The @StickyCheck Twitter Account Is Helping to Save MLB, One Tweet at a Time
Account creator Brendan Donley discusses one of the best follows on the MLB Twitter landscape
Watching up-and-coming stars like Fernando Tatis Jr. and Shohei Ohtani tear up the diamond during the first half of the year has been great, but the highlight of the 2021 Major League Baseball season thus far came courtesy of journeyman relief pitcher Sergio Romo of the A’s.
Just after MLB began enforcing its updated policy about using banned foresign substances on the mound, 38-year-old Romo took offense when he was approached by an umpire for an inspection and fully dropped his pants as a response. It was childish, ridiculous — and entertaining as hell.
Captured on camera and immediately uploaded to the internet, Romo’s temper tantrum went viral after it was shared online and, in addition to serving as a reminder that baseball is full of big babies, helped launch one of the top accounts on the MLB Twitter landscape: MLB Foreign Substance Checks.
Started by Chicago-area native Brendan Donley with the handle @StickyCheck, the MLB Foreign Substance Checks account posts a slew of daily videos showing pitchers getting checked by umpires for doctoring the baseball with banned substances. Though not every hurler is as hotheaded as Romo during the inspection process, the account is a great follow and should be for as long as MLB keeps checking pitchers for the sticky stuff.
Donley, who’s the author of An October to Remember: 1968, about the Tigers-Cardinals World Series of ’68, as well the operator of a daily MLB newsletter, came up with the idea for the account after his phone died while he was attending a Tampa Bay Rays game and found his Twitter timeline full of mentions about Romo’s antics on the mound upon his return home.
“I got back at like midnight and saw Sergio Romo pull his pants down. I’m like, ‘Holy cow, what is going on out there?’” Donley tells InsideHook. “It was the weirdest kind of comic, bizarre baseball spectacle that I can remember. I’ve started a few other accounts before and thought right away that I should put all of this stuff in one place just have that be like the running gag. It’s an awkward look on TV with the umpires and the players, but there’s a very funny, positive, compelling angle to it too.”
Initially shocked at what he was seeing from Romo and other annoyed pitchers, Donley, who also runs MLB-centric accounts such as @AsteriskTour, @mlberrors and @mlb_fights, @bbletter and boasts well more than 400,000 followers all told, is using MLB’s sticky-substance situation to his advantage.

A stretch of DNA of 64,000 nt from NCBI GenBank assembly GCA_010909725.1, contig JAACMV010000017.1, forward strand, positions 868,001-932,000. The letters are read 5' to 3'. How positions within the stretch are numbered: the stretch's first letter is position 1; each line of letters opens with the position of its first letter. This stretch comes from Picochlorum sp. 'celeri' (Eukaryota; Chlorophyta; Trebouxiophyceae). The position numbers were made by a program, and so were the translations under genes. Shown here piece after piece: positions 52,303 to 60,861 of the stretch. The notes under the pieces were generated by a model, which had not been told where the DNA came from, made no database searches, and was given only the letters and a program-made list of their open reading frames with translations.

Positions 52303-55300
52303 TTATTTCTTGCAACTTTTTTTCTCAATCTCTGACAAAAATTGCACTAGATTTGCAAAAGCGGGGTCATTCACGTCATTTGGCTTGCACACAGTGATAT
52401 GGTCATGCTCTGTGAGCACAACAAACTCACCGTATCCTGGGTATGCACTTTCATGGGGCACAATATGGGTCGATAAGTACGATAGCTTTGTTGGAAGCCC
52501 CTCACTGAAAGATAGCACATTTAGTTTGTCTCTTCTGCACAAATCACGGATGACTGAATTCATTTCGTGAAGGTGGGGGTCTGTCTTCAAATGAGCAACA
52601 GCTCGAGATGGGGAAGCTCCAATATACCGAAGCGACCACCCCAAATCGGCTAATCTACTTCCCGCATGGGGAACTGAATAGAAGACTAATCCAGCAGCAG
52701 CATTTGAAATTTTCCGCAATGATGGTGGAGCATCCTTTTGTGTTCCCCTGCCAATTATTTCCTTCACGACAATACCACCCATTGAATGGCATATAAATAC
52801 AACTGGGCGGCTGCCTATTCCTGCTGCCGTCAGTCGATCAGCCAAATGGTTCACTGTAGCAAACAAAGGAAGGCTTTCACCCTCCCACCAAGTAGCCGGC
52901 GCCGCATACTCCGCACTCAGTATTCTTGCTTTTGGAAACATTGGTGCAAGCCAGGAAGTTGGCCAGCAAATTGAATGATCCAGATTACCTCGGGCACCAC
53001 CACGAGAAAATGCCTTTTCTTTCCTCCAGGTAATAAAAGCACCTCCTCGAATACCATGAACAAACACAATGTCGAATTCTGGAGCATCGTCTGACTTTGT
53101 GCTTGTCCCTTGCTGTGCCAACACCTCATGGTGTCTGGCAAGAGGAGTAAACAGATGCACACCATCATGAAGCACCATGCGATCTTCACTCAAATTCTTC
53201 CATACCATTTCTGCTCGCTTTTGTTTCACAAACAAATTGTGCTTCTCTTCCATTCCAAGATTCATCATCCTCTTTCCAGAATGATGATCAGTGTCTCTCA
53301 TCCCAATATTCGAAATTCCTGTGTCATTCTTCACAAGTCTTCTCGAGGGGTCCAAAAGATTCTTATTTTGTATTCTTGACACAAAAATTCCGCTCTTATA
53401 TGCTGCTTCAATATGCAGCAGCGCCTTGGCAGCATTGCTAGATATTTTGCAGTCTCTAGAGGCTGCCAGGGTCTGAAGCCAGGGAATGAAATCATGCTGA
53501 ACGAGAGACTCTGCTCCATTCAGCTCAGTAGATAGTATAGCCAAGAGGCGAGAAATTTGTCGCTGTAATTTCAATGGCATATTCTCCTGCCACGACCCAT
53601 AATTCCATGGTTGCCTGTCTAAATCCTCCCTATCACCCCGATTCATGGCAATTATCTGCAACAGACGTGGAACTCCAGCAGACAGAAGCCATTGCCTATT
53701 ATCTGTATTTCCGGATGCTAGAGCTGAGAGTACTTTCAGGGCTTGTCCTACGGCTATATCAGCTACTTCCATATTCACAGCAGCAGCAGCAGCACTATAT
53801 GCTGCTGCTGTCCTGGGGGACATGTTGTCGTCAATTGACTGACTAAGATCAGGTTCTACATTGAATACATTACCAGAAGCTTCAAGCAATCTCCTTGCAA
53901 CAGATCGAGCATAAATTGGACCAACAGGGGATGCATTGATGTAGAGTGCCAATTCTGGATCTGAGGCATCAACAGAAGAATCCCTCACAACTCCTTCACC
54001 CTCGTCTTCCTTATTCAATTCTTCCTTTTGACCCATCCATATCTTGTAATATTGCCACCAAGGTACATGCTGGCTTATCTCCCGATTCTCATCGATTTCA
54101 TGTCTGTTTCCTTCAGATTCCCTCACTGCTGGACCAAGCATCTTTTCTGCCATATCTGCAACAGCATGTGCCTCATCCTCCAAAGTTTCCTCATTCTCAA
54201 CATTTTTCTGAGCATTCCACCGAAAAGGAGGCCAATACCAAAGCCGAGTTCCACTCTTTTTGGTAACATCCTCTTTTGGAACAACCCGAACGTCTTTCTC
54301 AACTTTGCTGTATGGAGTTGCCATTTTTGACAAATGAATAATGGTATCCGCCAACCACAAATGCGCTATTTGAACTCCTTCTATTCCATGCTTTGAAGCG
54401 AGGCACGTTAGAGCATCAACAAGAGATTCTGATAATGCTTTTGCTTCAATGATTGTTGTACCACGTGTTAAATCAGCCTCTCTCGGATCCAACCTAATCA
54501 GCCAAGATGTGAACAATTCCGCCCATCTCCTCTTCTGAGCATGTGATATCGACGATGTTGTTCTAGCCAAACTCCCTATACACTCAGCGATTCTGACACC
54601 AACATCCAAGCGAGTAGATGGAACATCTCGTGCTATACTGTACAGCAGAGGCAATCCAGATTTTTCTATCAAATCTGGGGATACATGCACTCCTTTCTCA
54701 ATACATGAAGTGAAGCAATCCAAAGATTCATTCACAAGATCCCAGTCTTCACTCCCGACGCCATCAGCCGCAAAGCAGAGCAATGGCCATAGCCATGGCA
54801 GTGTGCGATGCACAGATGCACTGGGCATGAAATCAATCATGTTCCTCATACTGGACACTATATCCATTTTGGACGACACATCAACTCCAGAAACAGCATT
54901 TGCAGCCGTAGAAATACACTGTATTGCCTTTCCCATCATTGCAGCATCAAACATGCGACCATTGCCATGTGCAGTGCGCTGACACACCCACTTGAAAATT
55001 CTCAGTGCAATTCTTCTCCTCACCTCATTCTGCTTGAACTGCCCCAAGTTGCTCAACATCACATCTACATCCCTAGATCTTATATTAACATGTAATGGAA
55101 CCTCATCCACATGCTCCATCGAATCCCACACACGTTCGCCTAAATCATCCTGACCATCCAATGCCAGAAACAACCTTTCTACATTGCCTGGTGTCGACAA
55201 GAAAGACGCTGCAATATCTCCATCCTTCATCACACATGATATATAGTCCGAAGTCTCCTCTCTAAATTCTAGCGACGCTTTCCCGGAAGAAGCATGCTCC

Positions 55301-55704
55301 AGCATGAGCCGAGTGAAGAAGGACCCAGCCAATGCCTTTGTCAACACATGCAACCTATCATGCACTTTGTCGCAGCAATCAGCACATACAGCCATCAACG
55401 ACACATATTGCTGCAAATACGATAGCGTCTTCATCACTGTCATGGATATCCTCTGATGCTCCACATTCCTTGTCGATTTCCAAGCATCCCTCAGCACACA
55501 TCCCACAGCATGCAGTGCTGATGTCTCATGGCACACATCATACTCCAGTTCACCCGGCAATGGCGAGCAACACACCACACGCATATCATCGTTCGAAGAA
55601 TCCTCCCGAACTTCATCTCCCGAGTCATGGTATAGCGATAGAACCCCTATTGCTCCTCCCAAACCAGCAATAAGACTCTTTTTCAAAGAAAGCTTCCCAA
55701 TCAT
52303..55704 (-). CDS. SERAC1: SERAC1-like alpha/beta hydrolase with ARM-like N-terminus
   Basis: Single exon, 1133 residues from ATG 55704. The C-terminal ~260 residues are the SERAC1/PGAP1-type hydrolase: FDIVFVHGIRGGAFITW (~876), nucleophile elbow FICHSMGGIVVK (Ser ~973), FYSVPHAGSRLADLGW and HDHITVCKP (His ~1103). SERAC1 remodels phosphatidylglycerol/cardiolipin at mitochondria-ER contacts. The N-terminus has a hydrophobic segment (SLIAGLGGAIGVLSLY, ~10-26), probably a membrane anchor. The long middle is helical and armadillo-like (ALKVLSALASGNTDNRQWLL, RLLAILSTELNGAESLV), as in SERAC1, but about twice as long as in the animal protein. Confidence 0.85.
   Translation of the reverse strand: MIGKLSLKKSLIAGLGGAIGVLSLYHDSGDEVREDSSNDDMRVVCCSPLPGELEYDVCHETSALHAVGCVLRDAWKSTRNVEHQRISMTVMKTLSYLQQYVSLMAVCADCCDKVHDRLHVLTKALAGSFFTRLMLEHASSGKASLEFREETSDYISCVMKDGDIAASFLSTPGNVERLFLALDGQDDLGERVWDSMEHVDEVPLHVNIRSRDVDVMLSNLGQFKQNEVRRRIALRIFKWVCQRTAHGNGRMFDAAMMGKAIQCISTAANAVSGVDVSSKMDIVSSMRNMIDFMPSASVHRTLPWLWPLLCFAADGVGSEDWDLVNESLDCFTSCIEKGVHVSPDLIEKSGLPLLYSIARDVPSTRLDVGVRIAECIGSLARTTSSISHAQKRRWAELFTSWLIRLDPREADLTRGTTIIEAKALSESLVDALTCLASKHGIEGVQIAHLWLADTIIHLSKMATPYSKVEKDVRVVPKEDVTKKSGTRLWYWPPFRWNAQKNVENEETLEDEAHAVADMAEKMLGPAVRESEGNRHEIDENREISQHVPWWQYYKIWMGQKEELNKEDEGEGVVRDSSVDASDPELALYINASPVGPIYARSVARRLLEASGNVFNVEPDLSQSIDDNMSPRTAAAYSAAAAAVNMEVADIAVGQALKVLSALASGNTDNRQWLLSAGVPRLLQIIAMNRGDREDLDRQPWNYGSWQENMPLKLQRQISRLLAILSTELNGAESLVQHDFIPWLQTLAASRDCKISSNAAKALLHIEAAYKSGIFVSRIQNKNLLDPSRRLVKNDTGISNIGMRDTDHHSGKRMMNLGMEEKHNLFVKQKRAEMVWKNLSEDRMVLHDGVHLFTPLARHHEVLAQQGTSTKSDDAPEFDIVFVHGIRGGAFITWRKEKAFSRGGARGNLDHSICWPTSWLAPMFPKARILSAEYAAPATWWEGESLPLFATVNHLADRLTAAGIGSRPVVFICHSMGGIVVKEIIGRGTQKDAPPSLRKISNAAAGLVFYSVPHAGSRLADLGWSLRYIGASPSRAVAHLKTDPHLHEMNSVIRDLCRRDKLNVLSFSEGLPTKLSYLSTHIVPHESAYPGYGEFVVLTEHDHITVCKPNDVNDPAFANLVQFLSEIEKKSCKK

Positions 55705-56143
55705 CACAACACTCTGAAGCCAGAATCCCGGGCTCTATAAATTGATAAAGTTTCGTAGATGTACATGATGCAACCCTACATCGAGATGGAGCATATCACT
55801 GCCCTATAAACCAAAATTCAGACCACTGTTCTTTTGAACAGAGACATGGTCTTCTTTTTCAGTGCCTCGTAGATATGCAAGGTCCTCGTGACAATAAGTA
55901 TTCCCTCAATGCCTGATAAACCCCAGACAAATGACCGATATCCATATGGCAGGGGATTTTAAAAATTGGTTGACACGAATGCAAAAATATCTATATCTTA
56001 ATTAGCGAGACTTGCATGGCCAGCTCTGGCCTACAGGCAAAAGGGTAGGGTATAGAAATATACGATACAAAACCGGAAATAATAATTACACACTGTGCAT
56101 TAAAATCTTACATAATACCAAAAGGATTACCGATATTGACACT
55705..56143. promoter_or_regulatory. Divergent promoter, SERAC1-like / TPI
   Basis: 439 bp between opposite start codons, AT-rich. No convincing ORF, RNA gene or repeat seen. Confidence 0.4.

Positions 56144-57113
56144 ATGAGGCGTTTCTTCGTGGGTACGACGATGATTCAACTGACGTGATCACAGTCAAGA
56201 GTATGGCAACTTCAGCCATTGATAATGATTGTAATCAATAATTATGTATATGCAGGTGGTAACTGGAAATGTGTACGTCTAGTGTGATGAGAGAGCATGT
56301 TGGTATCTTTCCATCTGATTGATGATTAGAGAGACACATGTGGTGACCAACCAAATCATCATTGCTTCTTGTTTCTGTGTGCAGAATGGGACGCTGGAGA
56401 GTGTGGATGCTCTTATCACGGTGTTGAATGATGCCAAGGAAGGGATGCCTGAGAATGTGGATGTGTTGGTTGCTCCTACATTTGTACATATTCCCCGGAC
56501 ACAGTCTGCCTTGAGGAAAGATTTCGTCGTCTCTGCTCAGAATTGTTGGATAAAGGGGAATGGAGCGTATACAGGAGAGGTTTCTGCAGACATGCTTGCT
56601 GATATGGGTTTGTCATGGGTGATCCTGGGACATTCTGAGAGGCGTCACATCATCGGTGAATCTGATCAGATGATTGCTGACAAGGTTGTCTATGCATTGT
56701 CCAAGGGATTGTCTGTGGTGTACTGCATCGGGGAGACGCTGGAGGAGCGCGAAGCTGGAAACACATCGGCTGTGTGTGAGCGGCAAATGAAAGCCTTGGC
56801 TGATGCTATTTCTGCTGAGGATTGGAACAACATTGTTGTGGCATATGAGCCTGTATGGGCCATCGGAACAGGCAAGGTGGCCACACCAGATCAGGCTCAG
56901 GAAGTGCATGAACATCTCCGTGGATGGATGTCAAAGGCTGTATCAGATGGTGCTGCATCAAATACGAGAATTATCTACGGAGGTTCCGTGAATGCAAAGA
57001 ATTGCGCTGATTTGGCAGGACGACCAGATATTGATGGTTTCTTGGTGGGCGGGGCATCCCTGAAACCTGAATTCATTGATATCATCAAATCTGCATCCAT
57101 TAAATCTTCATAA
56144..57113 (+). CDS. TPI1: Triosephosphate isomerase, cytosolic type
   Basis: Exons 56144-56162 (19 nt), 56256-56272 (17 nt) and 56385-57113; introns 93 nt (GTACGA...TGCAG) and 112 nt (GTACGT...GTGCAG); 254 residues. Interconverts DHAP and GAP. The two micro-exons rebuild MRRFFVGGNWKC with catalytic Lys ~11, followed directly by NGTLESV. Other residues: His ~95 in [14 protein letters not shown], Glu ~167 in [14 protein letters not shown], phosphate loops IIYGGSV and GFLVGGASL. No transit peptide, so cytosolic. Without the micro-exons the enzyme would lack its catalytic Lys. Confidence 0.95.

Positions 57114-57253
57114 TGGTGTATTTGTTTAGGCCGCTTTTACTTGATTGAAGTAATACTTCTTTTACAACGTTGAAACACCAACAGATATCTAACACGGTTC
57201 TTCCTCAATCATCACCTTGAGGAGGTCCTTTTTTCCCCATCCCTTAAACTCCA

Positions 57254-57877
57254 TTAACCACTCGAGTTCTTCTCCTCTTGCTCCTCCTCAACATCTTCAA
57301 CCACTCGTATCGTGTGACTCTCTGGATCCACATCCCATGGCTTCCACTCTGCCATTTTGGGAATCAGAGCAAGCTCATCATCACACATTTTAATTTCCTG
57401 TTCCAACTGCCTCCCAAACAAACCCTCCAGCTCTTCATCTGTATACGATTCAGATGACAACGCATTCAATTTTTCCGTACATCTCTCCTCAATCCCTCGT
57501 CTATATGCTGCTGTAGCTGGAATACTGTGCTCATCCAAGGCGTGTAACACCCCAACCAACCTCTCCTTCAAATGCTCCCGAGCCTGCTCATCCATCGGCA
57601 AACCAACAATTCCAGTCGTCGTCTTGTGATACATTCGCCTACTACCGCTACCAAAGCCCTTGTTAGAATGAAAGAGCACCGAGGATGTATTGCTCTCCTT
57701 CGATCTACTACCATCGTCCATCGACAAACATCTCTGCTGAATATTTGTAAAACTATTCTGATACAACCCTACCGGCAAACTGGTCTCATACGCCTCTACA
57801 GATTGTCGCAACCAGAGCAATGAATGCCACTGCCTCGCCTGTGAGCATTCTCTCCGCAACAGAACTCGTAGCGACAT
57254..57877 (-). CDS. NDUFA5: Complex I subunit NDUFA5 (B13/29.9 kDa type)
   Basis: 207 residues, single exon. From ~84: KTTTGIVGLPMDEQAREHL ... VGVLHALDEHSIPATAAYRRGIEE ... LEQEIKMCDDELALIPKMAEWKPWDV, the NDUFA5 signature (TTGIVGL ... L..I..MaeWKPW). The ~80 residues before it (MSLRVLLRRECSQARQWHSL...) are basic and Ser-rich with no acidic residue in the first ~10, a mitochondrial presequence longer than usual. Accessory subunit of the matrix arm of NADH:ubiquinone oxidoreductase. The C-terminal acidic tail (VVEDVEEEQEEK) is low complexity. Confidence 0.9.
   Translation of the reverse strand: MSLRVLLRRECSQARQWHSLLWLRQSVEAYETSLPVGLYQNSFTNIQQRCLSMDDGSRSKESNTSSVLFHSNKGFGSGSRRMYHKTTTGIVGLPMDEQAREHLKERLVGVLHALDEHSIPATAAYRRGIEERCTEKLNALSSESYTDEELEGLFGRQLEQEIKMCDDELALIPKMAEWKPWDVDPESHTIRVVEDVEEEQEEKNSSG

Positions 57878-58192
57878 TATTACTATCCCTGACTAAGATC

“I personally can’t believe this is the plan that MLB decided on,” he says. “It’s so strange to me to watch a pitcher walk off to a standing ovation at Dodger Stadium and then have to double back to take his glove off with an umpire looking over his shoulder. I’ve just never seen anything like it. It’s just this baseball theater happening right in front of you on the field. It’s good of MLB to crack down on rule-breaking or cheating or whichever you want to call it, but the absurdity of it all makes me laugh and scratch my head every single time.”
Absurd as they are, the sticky-stuff spectacles make for must-see TV and might be helping MLB attract eyeballs and attention, an area where the league has been struggling in recent years.
“I think any sort of viral baseball stuff getting out there and getting onto the radio or morning talk show is good for the game,” Donley says. “The more baseball that’s out there, the better for the game, within reason. I wouldn’t say the steroids scandal or the strike that happened many years ago helped baseball, but the substance checks are not as big of a thing. If there’s some element to it that’s fun and kind of funny, to me, it’s a good thing. The value of humor can’t be overstated.”
While MLB clearly doesn’t see the use of sticky stuff on the mound as a laughing matter, the biggest joke of all might be that videos of the enforcement of baseball’s hastily implemented crackdown, not the actual policy itself, could be helping to save baseball as we know it — for now.
“Baseball fans watch baseball no matter what, but people who aren’t that big into baseball may take an interest in the game if they start seeing more kinds of funny, viral baseball content,” Donley says. “It’s fun for me to do, it’s fun for other people to see and hopefully it grows interest in the game. If I can turn these side accounts into something going forward, too, then great. But I don’t know what the plan is or what the next step is. Where does this go? It’s just a guy walks off the mound, you accost him at the edge of the dugout and ask for his hat. Like that’s it? It’s funny to see something blow up, but then when the dust settles, you just start to wonder — is this just what happens now? There’s got to be a better way and maybe we’ll find it, but in the meantime, I’m happy to have a laugh at the whole thing.”
This article was featured in the InsideHook newsletter. Sign up now.
Suggested for you